Chabadza partnership revives ailing school

The Chabadza Community Development Program, a partnership between The United Methodist Church in Norway and Zimbabwe, has helped resuscitate an ailing primary school.

The dilapidated, council-owned Ngundu Primary School was on the verge of closing for failing to meet required government standards. Two weeks before the deadline, the Chabadza program came to the rescue, beginning construction of five classrooms, two teachers’ quarters and offices.

Bishop Eben K. Nhiwatiwa helped celebrate the completion of the $90,000 project during a commissioning ceremony on April 25.

“As communities, let us have a window for development for the betterment of the future generation. … Let us all know that every beneficiary is part of Chabadza regardless of (their) position in society.”

Elisha Mushayavanhu, acting district administrator for the school, said Ngundu Primary School was is desperate need of repairs before the church’s intervention. 

“It was pathetic and a laughingstock in the community because of its degree of dilapidation, but now it has outshined many,” he said.

Teacher-in-charge Gilbert Sengu said Ngundu is now the talk of the district.

“Since 2017, when the project commenced, school enrollment has increased gradually by an overall 7.14 %,” he said.

In addition to the increase in students, Sengu said, there also has been a remarkable improvement in academic performance during the 2018 school year.

View of new construction at Ngundu Primary School in Buhera, Zimbabwe.  The school, which was on the verge of closing, now has five new classrooms, teachers’ quarters and offices. Photo by Kudzai Chingwe, UMNS. View of new construction at Ngundu Primary School in Buhera, Zimbabwe.  The school, which was on the verge of closing, now has five new classrooms, teachers’ quarters and offices. Photo by Kudzai Chingwe, UMNS. 

“As though it was not enough, the pass rate (for Grade 7), which used to be at 33.33 as of 2017, through hard work and a conducive teaching environment, the performance shot to 100%  in 2018, elevating the school to position one in Buhera District.”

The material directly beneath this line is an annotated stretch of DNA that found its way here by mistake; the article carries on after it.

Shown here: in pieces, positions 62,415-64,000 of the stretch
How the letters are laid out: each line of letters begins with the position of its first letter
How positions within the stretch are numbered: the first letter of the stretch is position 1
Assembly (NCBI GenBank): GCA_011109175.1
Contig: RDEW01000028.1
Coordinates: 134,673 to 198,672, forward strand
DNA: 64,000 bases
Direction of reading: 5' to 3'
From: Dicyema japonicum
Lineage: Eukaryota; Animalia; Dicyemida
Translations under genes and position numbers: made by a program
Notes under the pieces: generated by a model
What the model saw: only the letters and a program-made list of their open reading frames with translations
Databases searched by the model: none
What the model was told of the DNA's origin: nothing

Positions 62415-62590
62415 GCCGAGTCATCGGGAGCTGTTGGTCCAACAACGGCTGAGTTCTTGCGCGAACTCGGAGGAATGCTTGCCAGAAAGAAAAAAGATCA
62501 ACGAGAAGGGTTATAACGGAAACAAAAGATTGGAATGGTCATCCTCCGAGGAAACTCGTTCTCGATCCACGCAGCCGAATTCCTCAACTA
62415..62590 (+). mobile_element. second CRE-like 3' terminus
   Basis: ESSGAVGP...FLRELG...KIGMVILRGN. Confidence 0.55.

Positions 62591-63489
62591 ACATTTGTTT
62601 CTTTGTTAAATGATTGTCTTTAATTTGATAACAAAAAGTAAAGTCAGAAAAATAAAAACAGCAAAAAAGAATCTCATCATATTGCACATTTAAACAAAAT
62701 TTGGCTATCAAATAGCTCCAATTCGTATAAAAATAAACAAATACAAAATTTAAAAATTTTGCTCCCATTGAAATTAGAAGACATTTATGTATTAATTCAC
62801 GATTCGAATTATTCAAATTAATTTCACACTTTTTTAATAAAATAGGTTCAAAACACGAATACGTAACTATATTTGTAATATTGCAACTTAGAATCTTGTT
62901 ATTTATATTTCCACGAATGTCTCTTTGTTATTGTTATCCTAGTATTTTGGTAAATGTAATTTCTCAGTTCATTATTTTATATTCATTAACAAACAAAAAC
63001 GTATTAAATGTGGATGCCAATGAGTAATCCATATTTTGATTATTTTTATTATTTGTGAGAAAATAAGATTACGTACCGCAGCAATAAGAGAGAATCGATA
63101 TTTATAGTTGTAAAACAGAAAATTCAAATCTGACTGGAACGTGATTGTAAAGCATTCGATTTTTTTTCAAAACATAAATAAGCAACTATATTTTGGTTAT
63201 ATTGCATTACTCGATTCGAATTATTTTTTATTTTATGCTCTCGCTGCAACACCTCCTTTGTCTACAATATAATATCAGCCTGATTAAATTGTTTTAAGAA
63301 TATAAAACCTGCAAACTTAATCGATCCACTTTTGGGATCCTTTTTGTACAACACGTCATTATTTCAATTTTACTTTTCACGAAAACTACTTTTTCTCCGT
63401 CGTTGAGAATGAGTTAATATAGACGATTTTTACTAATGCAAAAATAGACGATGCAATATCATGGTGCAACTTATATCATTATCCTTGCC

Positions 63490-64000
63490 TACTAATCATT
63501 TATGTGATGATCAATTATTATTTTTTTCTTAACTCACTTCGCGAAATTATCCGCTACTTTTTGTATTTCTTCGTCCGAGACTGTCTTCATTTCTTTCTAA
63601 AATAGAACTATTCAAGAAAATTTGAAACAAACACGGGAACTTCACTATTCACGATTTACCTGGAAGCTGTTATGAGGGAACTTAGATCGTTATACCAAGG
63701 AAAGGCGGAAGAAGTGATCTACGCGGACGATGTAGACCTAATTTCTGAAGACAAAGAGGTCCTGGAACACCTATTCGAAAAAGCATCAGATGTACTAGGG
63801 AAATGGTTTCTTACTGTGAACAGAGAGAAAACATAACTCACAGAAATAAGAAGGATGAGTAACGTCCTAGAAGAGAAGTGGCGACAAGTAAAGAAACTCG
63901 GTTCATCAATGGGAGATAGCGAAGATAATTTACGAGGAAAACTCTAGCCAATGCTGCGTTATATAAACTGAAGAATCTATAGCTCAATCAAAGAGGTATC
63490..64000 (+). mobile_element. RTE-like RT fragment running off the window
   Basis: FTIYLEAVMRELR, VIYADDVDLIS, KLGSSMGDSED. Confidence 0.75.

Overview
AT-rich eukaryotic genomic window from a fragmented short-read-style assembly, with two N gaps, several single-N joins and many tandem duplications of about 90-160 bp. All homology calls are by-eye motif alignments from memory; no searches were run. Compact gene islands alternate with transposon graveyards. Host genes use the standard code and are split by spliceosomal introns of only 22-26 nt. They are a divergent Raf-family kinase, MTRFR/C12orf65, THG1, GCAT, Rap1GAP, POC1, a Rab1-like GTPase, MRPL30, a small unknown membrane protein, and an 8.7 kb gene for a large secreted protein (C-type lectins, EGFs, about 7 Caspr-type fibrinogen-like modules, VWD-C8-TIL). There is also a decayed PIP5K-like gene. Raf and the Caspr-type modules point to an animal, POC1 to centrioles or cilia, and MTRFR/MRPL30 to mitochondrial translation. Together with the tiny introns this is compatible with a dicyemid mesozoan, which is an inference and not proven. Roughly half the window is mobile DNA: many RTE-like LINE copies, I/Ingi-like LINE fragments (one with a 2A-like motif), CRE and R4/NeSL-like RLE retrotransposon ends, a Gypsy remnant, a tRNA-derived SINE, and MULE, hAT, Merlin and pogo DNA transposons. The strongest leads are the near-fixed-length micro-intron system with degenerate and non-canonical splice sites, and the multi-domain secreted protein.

Gelly Miti, coordinator for the Chabadza Community Development Program in Zimbabwe, said when they first came to evangelize and talk about development, the community was reluctant. However, after the Chabadza program adopted the project, everyone quickly got on board.

“The community, traditional leaders and the school authorities had no time to rest because development had incarnated into their blood — spiritually, physically and psychologically,” she said.

The Rev. Øyvind Aske, who leads The United Methodist Church in Norway’s board of Global Ministries, is pleased with Chabadza and the Ngundu school project.

“It is good that Chabadza is around to partner with local communities that are seriously looking for help. ‘Chabadza’ means voluntary work or assistance and they were willing to make their contribution to the school in this village. In this way, UMC Zimbabwe has clearly demonstrated God’s love for the people in Ngundu.”

He said the partnership program pairs local communities in Zimbabwe with Norwegian Methodist churches. 

“The close contact and shared spirituality improve understanding, dignity and a deep experience of participating in changing the world, one community at a time,” Aske said.

It took about three years to complete the construction. Miti said the community provided locally available materials while the Chabadza Community Development Program provided the financing and spiritual guidance.

“Through evangelism,” said Miti, “many souls were brought to Christ. This is because as we do the work, we will be preaching and evangelizing about the goodness of the Lord.

“Today there are many people who are eager to join (The United Methodist Church) because of the development in the community by Chabadza.”

The village’s traditional leader, Chief Eng Shepherd Makumbe, invited the Chabadza group to his area, but he didn’t expect his people to be changed spiritually.